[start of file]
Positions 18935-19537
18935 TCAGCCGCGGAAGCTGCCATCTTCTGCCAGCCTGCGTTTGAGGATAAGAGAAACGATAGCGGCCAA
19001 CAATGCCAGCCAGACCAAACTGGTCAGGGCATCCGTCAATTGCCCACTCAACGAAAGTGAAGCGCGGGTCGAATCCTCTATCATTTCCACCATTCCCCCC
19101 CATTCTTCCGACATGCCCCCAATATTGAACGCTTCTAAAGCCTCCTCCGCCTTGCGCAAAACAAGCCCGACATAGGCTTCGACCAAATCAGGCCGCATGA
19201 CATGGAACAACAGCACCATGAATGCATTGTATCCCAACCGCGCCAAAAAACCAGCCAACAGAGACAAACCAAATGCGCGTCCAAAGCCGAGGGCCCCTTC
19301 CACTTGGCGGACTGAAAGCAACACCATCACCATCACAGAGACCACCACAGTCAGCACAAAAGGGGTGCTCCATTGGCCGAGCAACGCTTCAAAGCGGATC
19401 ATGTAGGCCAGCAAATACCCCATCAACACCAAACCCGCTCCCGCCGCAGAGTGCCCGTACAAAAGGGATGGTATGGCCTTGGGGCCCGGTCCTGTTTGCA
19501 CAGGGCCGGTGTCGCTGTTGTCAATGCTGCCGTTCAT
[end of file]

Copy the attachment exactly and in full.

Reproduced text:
Positions 18935-19537
18935 TCAGCCGCGGAAGCTGCCATCTTCTGCCAGCCTGCGTTTGAGGATAAGAGAAACGATAGCGGCCAA
19001 CAATGCCAGCCAGACCAAACTGGTCAGGGCATCCGTCAATTGCCCACTCAACGAAAGTGAAGCGCGGGTCGAATCCTCTATCATTTCCACCATTCCCCCC
19101 CATTCTTCCGACATGCCCCCAATATTGAACGCTTCTAAAGCCTCCTCCGCCTTGCGCAAAACAAGCCCGACATAGGCTTCGACCAAATCAGGCCGCATGA
19201 CATGGAACAACAGCACCATGAATGCATTGTATCCCAACCGCGCCAAAAAACCAGCCAACAGAGACAAACCAAATGCGCGTCCAAAGCCGAGGGCCCCTTC
19301 CACTTGGCGGACTGAAAGCAACACCATCACCATCACAGAGACCACCACAGTCAGCACAAAAGGGGTGCTCCATTGGCCGAGCAACGCTTCAAAGCGGATC
19401 ATGTAGGCCAGCAAATACCCCATCAACACCAAACCCGCTCCCGCCGCAGAGTGCCCGTACAAAAGGGATGGTATGGCCTTGGGGCCCGGTCCTGTTTGCA
19501 CAGGGCCGGTGTCGCTGTTGTCAATGCTGCCGTTCAT